Article  ADS  Google Scholar 

  13. 13.

    Gebhardt, H. et al. Paleonutrient and productivity records from the subarctic North Pacific for Pleistocene glacial terminations I to V. Paleoceanography 23, PA4212 (2008).

    Article  ADS  Google Scholar 

  14. 14.

    Zhang, X., Lohmann, G., Knorr, G. & Xu, X. Different ocean states and transient characteristics in Last Glacial Maximum simulations and implications for deglaciation. Clim. Past 9, 2319–2333 (2013).

    Article  Google Scholar 

  15. 15.

    Siddall, M. et al. Sea-level fluctuations during the last glacial cycle. Nature 423, 853–858 (2003).

    Article  PubMed  ADS  CAS  Google Scholar 

  16. 16.

    Hu, A. et al. Influence of Bering Strait flow and North Atlantic circulation on glacial sea-level changes. Nat. Geosci. 3, 118–121 (2010).

    Article  ADS  CAS  Google Scholar 

  17. 17.

    Wiedmer, M., Montgomery, D. R., Gillespie, A. R. & Greenberg, H. Late Quaternary megafloods from Glacial Lake Atna, Couthcentral Alaska, U.S.A. Quat. Res. 73, 413–424 (2010).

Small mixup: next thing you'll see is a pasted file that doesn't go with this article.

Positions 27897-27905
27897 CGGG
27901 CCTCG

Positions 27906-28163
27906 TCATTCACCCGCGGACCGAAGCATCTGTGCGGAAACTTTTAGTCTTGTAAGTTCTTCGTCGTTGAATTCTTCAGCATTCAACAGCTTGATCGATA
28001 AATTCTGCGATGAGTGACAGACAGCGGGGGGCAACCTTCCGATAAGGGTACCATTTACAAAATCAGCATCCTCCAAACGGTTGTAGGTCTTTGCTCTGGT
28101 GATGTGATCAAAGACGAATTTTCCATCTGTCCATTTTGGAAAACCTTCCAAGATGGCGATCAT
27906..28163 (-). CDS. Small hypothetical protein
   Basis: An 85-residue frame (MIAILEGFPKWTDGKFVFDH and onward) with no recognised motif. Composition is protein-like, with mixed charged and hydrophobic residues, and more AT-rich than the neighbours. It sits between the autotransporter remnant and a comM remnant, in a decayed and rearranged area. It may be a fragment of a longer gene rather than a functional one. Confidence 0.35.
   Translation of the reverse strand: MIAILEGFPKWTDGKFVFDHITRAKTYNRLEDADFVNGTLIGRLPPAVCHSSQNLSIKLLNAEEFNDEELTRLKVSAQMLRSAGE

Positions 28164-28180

Article  Google Scholar 

  18. 18.

    Benito, G. & O’Connor, J. E. Number and size of last-glacial Missoula floods in the Columbia River valley between the Pasco Basin, Washington, and Portland, Oregon. Geol. Soc. Am. Bull. 115, 624–638 (2003).

    Article  ADS  Google Scholar 

  19. 19.

    Livingstone, S. J., Clark, C. D. & Tarasov, L. Modelling North American palaeo-subglacial lakes and their meltwater drainage pathways. Earth Planet. Sci. Lett. 375, 13–33 (2013).

    Article  ADS  CAS  Google Scholar 

  20. 20.

    Taylor, M. A., Hendy, I. L. & Pak, D. K. Deglacial ocean warming and marine margin retreat of the Cordilleran Ice Sheet. Earth Planet. Sci. Lett. 403, 89–98 (2014).

    Article  ADS  CAS  Google Scholar 

  21. 21.

    Praetorius, S. et al. North Pacific deglacial hypoxic events linked to abrupt climate warming. Nature 527, 362–366 (2015).

    Article  PubMed  ADS  CAS  Google Scholar 

  22. 22.

    Kipphut, G. W. Glacial meltwater input to the Alaska Coastal Current: evidence from oxygen isotope measurements. J. Geophys. Res. 95, 5177–5181 (1990).

    Article  ADS  CAS  Google Scholar 

  23. 23.

    Cheng, H. et al. Ice age terminations. Science 326, 248–252 (2009).

    Article  PubMed  ADS  CAS  Google Scholar 

  24. 24.

    Deplazes, G. et al. Links between tropical rainfall and North Atlantic climate during the last glacial period. Nat. Geosci. 6, 213–217 (2013).

    Article  ADS  CAS  Google Scholar 

  25. 25.

    Martínez-Botí, M. A. et al. Boron isotope evidence for oceanic carbon dioxide leakage during the last deglaciation. Nature 518, 219–222 (2015).